Udi: “Implicit Kicks Explicit’s Ass”


There’s a great article over at Udi’s Spot on the superiority of collecting metadata implicitly (i.e. through natural user actions):

The massively important, and often overlooked, thing about implicit metadata is that it’s generally trustworthy. It’s like the results of a double-blind scientific study. Explicit metadata on the other hand, while often useful, is always in doubt. It’s like the results of an exit poll during an election. People lie. People are stupid. People are remarkably un-self-aware. Going the explicit route exposes you to all of these problems.

This has huge implications for how the metadata that feeds recommendation engines should be collected.

Some personal news sites seem to understand this (e.g. Google, Antlook, Findory). Others–like Reddit, Netflix, and Digg–don’t get it. These sites require that users rate content up or down (or, in the case of Netflix, on a scale of zero to five stars).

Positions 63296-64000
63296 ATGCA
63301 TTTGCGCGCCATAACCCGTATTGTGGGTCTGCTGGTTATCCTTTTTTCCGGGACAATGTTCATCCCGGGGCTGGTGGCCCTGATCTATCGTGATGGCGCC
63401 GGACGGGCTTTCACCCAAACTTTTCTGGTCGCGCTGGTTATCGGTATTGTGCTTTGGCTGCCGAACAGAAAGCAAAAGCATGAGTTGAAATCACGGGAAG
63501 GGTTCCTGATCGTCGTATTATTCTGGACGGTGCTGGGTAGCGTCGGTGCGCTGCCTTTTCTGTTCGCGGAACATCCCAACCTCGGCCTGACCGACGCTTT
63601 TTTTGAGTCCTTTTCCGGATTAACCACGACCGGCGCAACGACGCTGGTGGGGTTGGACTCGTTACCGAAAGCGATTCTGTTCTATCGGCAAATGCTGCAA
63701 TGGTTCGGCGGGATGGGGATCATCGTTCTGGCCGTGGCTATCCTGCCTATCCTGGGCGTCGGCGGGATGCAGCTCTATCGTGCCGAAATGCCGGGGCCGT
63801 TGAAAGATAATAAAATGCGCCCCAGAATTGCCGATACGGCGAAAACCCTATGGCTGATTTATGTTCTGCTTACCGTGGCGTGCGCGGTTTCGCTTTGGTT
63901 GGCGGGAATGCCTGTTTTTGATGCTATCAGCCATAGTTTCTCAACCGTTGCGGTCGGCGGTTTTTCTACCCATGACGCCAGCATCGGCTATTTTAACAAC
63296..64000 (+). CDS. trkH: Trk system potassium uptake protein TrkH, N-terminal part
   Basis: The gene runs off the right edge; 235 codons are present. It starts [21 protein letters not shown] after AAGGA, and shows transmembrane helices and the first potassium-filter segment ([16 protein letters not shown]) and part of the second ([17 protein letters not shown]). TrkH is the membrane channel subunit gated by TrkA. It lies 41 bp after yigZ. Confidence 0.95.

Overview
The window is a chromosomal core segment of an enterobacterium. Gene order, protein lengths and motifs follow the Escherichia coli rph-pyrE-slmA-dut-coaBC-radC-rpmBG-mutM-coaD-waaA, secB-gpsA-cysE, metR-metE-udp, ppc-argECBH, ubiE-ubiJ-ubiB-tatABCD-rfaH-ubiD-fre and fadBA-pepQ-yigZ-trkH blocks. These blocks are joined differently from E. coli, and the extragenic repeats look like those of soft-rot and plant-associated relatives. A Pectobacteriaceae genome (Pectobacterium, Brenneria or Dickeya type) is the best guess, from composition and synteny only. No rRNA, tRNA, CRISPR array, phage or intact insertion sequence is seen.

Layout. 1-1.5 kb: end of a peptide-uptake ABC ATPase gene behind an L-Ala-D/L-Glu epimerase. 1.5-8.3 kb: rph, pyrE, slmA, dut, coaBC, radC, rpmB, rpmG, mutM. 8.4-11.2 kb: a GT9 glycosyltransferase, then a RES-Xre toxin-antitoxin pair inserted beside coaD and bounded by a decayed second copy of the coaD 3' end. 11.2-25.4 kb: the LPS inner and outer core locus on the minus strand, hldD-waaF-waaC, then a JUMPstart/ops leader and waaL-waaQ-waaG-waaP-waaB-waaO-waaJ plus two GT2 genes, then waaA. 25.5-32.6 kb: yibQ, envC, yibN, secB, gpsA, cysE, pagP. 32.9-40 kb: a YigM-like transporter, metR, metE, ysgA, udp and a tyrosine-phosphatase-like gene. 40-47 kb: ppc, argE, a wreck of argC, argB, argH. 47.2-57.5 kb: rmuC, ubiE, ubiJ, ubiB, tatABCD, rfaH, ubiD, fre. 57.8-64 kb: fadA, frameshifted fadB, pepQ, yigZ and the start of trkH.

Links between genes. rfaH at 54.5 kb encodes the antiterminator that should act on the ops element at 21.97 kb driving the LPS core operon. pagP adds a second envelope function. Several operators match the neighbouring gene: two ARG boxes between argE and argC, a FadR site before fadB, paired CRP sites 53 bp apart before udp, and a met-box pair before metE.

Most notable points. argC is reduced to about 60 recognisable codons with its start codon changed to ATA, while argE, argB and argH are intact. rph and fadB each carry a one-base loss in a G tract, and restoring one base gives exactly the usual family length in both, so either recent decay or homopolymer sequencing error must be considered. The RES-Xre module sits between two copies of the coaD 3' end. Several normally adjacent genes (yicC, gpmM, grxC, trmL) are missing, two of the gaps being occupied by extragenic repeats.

Explicit metadata is not only unreliable (as Udi points out), it’s also sparse. The click tax is very high and many users will simply not rate at all. Sites that are designed this way are throwing out a tremendous amount of implicit information about users did (and did not do) on their site.


One Response to “Udi: “Implicit Kicks Explicit’s Ass””

  1. Facebook Ads to “Generate Demand”, Sink AdWords: Not Bloody Likely « The Rise of the Personal Web Says:

    […] While it is truly amazing how much people will disclose about themselves in their profiles, this information is explicit and is therefore biased (as discussed earlier). […]

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